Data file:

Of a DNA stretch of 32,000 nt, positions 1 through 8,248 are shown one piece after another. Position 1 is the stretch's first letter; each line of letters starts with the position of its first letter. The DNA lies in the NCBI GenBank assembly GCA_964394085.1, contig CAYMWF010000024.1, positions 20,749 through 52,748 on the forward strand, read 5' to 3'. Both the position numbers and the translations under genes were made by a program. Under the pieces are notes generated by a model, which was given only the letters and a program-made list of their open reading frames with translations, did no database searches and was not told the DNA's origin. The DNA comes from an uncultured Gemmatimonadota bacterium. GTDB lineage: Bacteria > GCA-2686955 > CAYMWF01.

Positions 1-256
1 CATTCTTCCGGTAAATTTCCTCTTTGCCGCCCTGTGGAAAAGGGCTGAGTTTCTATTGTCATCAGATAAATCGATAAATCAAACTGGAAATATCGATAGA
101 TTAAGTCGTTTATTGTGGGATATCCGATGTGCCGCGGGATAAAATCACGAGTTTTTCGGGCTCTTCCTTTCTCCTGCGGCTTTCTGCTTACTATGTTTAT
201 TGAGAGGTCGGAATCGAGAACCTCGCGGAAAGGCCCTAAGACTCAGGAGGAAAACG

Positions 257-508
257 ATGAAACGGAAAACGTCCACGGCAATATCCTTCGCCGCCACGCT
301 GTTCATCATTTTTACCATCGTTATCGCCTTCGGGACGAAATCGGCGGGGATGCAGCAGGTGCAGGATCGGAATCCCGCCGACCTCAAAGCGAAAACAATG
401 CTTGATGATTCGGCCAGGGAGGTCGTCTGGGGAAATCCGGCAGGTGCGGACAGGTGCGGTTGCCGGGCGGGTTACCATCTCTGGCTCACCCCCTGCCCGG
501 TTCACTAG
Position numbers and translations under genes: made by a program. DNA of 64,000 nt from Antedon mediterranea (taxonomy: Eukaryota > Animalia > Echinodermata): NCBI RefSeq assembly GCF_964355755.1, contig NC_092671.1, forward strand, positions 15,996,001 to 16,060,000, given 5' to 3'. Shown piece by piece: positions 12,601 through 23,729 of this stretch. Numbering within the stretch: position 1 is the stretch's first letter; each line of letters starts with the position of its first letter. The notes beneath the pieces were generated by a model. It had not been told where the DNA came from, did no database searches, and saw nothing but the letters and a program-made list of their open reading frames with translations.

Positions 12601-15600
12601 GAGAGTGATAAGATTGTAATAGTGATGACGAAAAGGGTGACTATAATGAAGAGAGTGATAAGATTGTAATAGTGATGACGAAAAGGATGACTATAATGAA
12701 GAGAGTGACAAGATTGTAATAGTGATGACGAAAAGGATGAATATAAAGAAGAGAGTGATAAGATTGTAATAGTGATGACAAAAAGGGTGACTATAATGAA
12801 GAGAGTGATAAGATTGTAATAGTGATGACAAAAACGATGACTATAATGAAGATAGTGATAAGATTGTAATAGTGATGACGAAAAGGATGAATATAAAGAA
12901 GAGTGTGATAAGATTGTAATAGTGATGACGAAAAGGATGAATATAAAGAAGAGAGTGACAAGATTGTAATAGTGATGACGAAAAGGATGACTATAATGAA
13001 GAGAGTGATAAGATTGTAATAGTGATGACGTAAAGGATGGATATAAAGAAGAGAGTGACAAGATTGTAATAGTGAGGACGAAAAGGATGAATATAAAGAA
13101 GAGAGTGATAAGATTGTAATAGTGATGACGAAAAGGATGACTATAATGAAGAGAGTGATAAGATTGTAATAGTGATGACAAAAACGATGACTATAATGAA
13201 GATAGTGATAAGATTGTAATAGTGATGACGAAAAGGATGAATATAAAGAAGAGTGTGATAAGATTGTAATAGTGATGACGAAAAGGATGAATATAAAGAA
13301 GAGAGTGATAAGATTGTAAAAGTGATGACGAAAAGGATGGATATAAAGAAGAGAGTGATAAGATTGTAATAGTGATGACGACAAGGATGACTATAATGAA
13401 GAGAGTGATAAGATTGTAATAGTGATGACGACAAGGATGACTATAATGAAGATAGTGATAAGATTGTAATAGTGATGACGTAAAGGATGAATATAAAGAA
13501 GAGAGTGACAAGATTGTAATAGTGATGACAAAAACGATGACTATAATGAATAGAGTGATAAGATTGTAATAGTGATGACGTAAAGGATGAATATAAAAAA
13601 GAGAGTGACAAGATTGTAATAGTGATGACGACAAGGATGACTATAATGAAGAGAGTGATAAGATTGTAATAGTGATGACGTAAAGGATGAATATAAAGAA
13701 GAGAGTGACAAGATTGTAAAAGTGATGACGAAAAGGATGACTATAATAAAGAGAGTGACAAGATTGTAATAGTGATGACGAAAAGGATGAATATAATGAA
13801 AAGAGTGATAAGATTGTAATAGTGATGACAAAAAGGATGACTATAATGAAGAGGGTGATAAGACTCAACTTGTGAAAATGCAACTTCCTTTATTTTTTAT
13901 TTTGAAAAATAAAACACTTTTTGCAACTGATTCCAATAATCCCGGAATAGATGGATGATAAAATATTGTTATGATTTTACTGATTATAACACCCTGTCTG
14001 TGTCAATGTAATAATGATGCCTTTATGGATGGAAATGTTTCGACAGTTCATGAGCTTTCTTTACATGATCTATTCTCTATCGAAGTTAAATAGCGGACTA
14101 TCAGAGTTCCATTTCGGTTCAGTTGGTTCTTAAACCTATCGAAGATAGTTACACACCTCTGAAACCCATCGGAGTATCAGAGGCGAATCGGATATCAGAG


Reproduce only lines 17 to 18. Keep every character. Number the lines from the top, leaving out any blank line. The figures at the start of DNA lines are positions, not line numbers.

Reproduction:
13001 GAGAGTGATAAGATTGTAATAGTGATGACGTAAAGGATGGATATAAAGAAGAGAGTGACAAGATTGTAATAGTGAGGACGAAAAGGATGAATATAAAGAA
13101 GAGAGTGATAAGATTGTAATAGTGATGACGAAAAGGATGACTATAATGAAGAGAGTGATAAGATTGTAATAGTGATGACAAAAACGATGACTATAATGAA